Premise: When a family moves into their new home in the country, they find a hidden room with a terrifying secret.
About: If you’re anything like me, you were there every Monday night for another episode of Prison Break. Imagine The Great Escape meets Lost meets Orange is the New Black with men. At the head of it all was our hero, Wentworth Miller. But once Prison Break ran out of prisons to break out of, Miller disappeared, and didn’t reappear until a couple of years ago when he came out with two super-specs that took over the town. To ensure he didn’t taint anyone’s opinion, he sent the scripts out under an alias. The first script, Stoker, went on to a not-so-successful indie run. The Disappointments Room is Miller’s second script, and supposed to be more traditional. The last I heard, it will star Kate Beckinsdale and be directed by DJ Curoso.
Writer: Wentworth Miller
Details: 126 pages (1st Draft)
The Disappointments Room was about to be one big disappointment until Wentworth Miller went all Travis Bickle on us the last 20 pages. Rarely have I witnessed a script go from so average to so memorable in such a short period of time.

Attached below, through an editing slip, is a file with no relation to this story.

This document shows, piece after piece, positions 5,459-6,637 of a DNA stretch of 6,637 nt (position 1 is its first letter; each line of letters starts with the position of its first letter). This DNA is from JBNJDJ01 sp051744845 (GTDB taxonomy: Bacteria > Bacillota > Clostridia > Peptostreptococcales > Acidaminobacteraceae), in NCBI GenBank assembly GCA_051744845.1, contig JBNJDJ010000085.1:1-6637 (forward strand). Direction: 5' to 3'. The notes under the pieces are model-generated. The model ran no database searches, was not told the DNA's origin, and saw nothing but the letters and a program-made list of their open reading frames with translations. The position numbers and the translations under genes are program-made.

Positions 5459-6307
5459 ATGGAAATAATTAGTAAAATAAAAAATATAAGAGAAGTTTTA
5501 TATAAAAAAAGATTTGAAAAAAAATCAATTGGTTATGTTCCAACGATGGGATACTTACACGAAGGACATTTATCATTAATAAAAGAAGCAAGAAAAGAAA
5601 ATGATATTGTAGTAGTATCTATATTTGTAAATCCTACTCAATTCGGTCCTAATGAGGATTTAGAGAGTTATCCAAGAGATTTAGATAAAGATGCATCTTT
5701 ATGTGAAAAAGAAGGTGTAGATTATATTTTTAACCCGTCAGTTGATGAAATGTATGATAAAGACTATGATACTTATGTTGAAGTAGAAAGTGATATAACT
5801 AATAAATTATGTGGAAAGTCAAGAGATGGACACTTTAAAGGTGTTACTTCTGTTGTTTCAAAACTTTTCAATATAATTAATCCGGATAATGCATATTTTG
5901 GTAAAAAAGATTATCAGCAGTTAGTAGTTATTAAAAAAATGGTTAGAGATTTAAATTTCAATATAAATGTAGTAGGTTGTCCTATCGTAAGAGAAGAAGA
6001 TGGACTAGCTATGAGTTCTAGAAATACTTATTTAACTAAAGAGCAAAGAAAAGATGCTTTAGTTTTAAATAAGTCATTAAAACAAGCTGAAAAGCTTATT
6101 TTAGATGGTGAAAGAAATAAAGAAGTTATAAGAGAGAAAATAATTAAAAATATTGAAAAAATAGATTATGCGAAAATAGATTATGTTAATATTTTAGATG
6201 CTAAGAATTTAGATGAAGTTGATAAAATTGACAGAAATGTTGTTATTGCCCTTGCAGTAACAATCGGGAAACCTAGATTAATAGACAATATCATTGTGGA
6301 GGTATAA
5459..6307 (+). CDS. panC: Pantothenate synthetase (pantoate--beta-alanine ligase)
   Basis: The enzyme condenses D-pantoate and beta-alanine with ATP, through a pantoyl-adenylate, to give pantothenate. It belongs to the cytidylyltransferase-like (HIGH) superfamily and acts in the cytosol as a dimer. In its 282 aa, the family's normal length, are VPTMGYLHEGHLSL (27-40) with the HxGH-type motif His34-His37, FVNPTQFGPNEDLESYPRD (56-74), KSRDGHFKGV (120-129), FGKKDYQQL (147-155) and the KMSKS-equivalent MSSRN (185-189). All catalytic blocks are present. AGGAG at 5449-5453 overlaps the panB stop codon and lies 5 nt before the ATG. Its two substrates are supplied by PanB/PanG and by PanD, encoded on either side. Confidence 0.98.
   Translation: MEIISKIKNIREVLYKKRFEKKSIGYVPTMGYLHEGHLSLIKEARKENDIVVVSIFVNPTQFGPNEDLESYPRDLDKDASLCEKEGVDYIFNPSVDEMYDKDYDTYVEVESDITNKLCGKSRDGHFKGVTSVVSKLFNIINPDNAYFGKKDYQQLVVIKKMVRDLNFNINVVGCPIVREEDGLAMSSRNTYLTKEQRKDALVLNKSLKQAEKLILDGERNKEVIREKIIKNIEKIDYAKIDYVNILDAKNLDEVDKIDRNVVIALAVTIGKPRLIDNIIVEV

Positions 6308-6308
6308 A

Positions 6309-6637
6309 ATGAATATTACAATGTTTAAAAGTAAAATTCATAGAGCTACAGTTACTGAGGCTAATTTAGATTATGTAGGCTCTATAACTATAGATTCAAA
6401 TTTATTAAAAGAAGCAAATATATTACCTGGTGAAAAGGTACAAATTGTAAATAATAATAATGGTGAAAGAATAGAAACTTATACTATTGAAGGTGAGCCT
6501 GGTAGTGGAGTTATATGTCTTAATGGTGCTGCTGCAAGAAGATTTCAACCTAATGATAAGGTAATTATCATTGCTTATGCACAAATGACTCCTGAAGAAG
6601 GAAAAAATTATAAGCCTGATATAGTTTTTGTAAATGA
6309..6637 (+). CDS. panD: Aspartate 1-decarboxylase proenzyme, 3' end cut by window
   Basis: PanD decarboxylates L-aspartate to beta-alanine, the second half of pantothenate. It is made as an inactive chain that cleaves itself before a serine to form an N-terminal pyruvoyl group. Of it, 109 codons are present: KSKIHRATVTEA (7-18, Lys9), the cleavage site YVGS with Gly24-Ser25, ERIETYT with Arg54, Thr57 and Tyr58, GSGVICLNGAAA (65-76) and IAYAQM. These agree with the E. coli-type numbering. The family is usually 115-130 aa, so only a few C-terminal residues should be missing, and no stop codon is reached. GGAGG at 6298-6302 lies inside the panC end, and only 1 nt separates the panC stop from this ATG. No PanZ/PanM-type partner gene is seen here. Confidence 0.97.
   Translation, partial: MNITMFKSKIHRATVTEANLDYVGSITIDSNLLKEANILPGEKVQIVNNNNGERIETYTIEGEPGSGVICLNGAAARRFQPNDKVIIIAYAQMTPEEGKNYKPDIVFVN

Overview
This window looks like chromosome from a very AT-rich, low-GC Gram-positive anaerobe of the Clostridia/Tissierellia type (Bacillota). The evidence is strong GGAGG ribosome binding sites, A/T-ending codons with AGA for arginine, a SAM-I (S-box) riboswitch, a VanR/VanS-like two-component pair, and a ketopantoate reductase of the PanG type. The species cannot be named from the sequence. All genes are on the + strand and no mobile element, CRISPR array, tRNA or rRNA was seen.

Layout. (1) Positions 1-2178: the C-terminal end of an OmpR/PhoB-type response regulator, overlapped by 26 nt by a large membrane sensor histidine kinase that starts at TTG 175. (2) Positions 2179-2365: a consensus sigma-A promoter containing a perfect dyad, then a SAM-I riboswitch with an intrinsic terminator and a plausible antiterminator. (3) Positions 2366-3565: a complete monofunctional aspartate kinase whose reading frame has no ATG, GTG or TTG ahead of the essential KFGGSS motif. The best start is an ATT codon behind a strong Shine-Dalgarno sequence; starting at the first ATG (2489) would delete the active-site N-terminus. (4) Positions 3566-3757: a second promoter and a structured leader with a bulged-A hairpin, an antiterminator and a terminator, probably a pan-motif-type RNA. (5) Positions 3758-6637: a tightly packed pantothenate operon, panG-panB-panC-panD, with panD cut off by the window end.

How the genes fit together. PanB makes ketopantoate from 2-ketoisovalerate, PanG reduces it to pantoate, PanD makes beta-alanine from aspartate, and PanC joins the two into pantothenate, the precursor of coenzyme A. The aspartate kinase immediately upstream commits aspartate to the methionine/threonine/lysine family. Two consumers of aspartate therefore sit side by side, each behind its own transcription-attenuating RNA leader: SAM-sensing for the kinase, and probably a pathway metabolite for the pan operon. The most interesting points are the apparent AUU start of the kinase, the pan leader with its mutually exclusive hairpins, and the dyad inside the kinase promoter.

I’m not saying the script is great. I’m just curious why Miller played it safe for so long before he channeled his inner serial killer. Instinct tells me it may be a first draft issue, although everything else in the script is so polished, it’s hard to see why the structure isn’t.
The Disappointments Room starts out a lot like The Conjuring. You have a normal family, led by wife Dana, with husband David and son Jeremy rounding out the cast. They’re moving into a giant house in the middle of the country with plans to start anew.
But something about the house’s energy is off. At least to Dana. An architect who’s trying to get back in the game, Dana notices an attic window from outside the house that isn’t there on the inside. She goes up to inspect it, and finds a hidden room that only locks from the outside. Someone was kept here.
She starts doing research on the house and learns it was home to a prominent couple known as the Blackers. The Blackers never had any kids. But Dana’s noticing some strange things around the house that indicate otherwise.
She eventually realizes this room is a “Disappointment” room. Back in the day, if you were a prominent family and had a freak child (with like Elephantitus or something), it was too embarrassing to bring your kid into the community. So these families would lock up these “disappointments” in their own little room where they’d live out their entire lives.